Ever feel like becoming a big-brained general (you, the player) leading a ragamuffin band of mutants through tactical turn-based combat, strategizing for success against the inhabitants of a post-apocalyptic Earth? Then a niche might just be filled with a little game that fits the bill, no pun intended. Thinking is the game in Mutant Year Zero: Road to Eden; with some quick wit and careful planning, your whole mutant squad might just survive the hostile world of The Zone.

Game Name: Mutant Year Zero: Road to Eden
Platform(s): PlayStation 4, Xbox One, PC
Publisher(s): Funcom
Developer(s): The Bearded Ladies Consulting
Release Date: December 4, 2018
Price: $34.99 (USD)

Mutant Year Zero: Road to Eden is a fun time all the way through from start to finish, engaging your brain with mutations the whole time that’ll keep your game plan fresh and adaptable. Those who are a bit analytical-minded or are in the habit of meticulously planning things will definitely find this game to be right up you’re neural pathways. Imagine playing a thinking game, perhaps chess, but all your pieces are mutants including a humanoid duck and a humanoid boar armed with guns… Maybe a somewhat crude description, but you get the idea.

I’m actually a newcomer to the whole tactical strategy genre, though I found my first experience with this type of game to be very enjoyable. Devising various schemes to deal with different situations that suit my squad of characters and seeing the plan executed emphatically without a hitch is just too satisfying. It’s also incredibly gratifying to force the enemies’ hand with thoughtful planning. Cutting off supports, incapacitating problem enemies, or sweeping a whole group Ghouls under the silent guise of stealth is where it’s at. Pulling off any of these maneuvers will have you feeling like a grizzled commander boasting a 900 IQ, which feels good, at least for me.


Players will be given control of up to three squad members at a time, controlling their movement, positioning, and also actions once engaged in combat. Managing just three characters is a breeze and you’ll never feel overwhelmed with commanding your team, but you may definitely be overwhelmed by swarms of enemy numbers at times. That’s when you’ve gotta implore some thinking and make use of the different abilities that your mutants bring to a fight.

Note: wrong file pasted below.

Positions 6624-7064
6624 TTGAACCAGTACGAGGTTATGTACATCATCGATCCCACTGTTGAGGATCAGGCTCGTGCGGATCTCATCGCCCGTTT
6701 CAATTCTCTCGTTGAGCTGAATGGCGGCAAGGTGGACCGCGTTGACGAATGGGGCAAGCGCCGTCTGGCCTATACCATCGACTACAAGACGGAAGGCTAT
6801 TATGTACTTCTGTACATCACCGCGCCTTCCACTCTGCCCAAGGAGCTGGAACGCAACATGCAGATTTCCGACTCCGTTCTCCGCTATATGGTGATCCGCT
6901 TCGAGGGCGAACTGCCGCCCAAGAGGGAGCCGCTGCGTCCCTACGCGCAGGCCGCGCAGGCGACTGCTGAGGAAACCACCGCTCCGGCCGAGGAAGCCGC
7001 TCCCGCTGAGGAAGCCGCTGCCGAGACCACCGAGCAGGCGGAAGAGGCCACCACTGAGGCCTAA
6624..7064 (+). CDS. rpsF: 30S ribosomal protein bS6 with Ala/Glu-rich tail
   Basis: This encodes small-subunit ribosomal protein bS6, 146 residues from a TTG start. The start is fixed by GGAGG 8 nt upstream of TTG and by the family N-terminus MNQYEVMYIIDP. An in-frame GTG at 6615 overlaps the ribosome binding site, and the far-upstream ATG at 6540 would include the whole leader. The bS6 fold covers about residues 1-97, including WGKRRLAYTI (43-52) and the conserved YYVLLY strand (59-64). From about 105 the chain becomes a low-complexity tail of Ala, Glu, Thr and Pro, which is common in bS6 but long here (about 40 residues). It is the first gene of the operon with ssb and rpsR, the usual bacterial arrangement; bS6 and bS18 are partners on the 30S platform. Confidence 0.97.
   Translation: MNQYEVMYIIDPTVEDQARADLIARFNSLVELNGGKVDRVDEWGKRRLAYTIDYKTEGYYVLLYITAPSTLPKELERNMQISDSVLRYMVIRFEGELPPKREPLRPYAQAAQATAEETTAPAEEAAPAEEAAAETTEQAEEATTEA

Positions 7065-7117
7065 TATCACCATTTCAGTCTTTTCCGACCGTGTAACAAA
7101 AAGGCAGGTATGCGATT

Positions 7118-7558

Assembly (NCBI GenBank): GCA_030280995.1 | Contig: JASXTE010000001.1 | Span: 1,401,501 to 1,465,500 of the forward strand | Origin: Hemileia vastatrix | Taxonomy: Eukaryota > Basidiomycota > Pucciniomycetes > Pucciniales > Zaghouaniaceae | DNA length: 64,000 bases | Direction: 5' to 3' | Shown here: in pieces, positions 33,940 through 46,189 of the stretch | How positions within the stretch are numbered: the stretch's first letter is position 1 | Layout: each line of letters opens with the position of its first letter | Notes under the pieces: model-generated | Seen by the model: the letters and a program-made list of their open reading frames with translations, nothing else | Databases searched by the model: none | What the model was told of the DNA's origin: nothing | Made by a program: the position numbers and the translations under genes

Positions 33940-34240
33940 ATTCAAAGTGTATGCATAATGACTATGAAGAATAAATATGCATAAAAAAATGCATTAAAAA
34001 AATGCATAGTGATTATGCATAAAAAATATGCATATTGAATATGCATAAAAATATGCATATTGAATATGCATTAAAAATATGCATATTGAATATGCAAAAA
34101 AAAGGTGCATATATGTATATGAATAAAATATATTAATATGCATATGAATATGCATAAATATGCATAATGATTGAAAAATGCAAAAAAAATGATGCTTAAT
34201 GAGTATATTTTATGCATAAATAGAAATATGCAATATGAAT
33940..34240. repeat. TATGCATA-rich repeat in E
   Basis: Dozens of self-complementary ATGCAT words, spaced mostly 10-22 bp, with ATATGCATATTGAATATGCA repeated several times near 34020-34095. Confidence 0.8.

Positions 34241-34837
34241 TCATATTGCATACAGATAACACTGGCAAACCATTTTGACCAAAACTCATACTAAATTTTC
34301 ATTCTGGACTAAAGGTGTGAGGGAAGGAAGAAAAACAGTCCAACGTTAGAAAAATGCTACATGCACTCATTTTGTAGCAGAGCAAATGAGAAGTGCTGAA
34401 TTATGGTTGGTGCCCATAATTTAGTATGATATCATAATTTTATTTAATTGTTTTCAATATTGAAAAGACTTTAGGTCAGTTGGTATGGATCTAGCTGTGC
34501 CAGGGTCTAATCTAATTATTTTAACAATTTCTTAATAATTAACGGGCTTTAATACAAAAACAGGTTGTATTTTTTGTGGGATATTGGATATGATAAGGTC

Mutant Year Zero: Road to Eden

Introducing the RPG elements found within the progression of your character’s skill tree, where unlocking mutations via level ups will surely aid in turning the tide of battle. The mutations are fun gimmicks that further the potential for creative strategy. Consider the ability or mutation “Moth Wings”, which enables a character to fly to an upper layer of the playable grid to gain higher ground for more sure-shot accuracy; perfect for enemies well-hidden behind cover. Or even mutations that hinder enemy movement by locking them into a fixed position for a few turns like Thelma’s Tree Hugger ability which summons roots to the surface which entangle and bind targets. 

Mutant Year Zero: Road to Eden

Approaching an enemy encounter with precision planning and execution is where all the satisfying fun comes into play. There are many possible paths to take during a firefight, such as different routes, character placement, ability usage, weapons, and target priority which all offer a multitude of different scenarios to work with. So…get crafty with your strategizing and mutate your way of thinking to make the most of Mutant Year Zero: Road to Eden.

And there’s more to the battlefield than just merciless bloodshed, why, there’s also loot to scavenge for too! Staying on the lookout for scrap metal or weapon parts is essential if you want your mutants armed to the teeth with best of the best in regards to guns and items. And you might also stumble upon weapons and armor accessories to dress your squad to best suit the situation at hand. On the topic of exploring the dangerous landscape for loot within The Zone…

Mutant Year Zero: Road to Eden


Mutant Year Zero: Road to Eden’s visuals and presentation do a fine job of capturing an apocalyptic world wrought by plague and desertion. The various environments don’t really vary all too much, but the settings certainly create a general feeling of traversing a raw and gritty place indifferent to your survival. Overgrown plant life, abandoned buildings, decaying relics of modern civilization, and dangerous locals wanting your head on a plate. Everything needed for an apocalyptic Earth is here and accounted for.